With their third release, Troubled Coast seems to be finding its sound. After releasing a “full-length”, 2010’s 100 Miles from Home that clocked in at a lengthy 12 minutes, and an EP, Vagabonds, the San Francisco melodic-hardcore quintet set out to Castle Ultimate Studios in Oakland, CA to record Letters, which feels like a debut for the band as it’s their first truly full record and takes some liberties, straying away from the hardcore sound that dominated previous releases and adding in clean singing and more poetic lyrics.
An easy description of the band’s early releases would be if Jon Mess from Dance Gavin Dance was the singer for Thrice on The Illusion of Safety. On the previous two releases, singer Mike “Mile” Scornaienchi would shout himself hoarse in a style similar to Mess and George Pettit, while the band would play melodic hardcore at its best, comprised of thunderous drums from Tahm Altemus and a discord of guitars provided by guitarists Cory Bardwell and Brandon Wark. On Letters, with the first track, the band shows they have grown and have become much more technically proficient with their respective instruments.
The album begins with “Amends,” a primarily instrumental number. The first half of the track is comprised of militaristic drums, showing the growth of Altemus, who utilizes other aspects of his kit separate from the double-bass pedal that dominated previous releases. When the guitars come in, the thrashing of chords from previous albums is present, but it is accompanied by a dancing lead-riff, something that never seemed to occur previously, to great surprise. Scornaienchi comes in midway through the track, albeit briefly, to scream. His screams haven’t changed much since previous releases, with the deeper guttural shouts providing a contrast to the somewhat lighter guitars.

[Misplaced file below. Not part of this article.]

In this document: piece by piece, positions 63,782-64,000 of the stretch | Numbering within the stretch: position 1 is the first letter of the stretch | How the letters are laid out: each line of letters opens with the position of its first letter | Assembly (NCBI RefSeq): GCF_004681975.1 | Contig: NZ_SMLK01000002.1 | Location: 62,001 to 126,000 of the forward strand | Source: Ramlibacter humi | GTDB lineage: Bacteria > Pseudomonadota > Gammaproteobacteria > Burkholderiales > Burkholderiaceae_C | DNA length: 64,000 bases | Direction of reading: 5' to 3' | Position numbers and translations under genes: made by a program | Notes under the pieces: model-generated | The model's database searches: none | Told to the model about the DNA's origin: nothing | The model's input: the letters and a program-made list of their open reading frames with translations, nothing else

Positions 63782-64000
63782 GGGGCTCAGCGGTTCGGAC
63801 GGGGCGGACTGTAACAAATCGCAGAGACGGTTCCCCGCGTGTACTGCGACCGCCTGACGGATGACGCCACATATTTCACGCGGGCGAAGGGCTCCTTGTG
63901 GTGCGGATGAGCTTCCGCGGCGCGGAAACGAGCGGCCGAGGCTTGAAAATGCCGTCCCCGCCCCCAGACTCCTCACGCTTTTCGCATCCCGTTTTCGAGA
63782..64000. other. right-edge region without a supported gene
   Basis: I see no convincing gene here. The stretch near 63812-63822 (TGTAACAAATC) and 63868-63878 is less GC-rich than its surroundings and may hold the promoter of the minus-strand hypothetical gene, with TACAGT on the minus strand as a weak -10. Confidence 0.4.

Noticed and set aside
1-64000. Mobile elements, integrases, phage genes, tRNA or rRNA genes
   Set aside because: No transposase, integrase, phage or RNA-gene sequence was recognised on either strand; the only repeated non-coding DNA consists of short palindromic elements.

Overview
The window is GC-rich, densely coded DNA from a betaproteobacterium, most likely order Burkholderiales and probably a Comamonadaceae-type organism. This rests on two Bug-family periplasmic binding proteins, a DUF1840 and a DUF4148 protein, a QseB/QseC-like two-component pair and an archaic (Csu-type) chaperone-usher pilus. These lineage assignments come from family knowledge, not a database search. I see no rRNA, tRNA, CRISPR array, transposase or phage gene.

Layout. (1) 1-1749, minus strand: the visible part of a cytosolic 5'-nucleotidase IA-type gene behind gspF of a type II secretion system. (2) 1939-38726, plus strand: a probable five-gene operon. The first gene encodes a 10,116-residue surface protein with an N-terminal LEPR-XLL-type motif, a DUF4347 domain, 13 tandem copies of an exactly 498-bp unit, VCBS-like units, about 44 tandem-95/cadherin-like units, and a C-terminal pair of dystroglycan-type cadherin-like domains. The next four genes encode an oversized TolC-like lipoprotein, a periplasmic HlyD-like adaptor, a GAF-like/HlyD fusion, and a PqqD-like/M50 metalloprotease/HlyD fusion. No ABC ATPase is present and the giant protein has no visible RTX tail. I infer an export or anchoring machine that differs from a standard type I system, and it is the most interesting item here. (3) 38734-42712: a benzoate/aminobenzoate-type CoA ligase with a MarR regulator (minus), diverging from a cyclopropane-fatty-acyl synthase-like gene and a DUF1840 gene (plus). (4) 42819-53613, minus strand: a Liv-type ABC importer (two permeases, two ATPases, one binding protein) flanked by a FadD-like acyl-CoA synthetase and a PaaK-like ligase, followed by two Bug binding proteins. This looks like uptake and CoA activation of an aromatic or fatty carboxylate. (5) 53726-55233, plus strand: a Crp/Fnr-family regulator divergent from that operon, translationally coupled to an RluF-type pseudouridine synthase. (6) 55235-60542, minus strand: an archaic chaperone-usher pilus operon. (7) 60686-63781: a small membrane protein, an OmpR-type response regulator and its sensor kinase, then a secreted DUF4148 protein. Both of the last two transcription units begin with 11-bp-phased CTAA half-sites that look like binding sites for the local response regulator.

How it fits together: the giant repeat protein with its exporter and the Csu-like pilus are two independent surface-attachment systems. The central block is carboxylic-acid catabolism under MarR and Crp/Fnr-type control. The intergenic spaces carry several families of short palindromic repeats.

The second song, “Wolf Republic,” kicks right off with layered vocals, mixing clean vocals over screams. Scornaienchi’s clean voice sounds similar to Jesse Coppenbarger’s from Colour Revolt, with a very Americanized accent. It is nice to hear some clean vocals, showing the progression from previous work where they were absent. The bass playing from Randy “Caveman” Staat is notable as it carries the middle of the song. The way the band doesn’t focus on everyone playing at once, allowing members to shine on their own, is reminiscent of Colour Revolt, Thrice and Brand New.
“Breathing” begins with rather somber vocals, accompanied by an arpeggiating lead guitar line and restrained drumming from Altemus. Scornaienchi quickly begins shouting, finding a not-so-happy medium between his clean melodic singing and deep guttural screams. While his transition is most notable for the band, it is also recognizable that the band has grown out of the standard traditions for most bands in the genre, incorporating their own unique sound. In the chorus, Scornaienchi switches over to screams but it is in a style different to previous work in that he remains comprehensible. An interesting note is that as the heavy guitars and drums fade away, the track closes with the melody being played on piano, distinguishing them from many of the bland bands in the scene. The track is definitely one of the highlights of the album.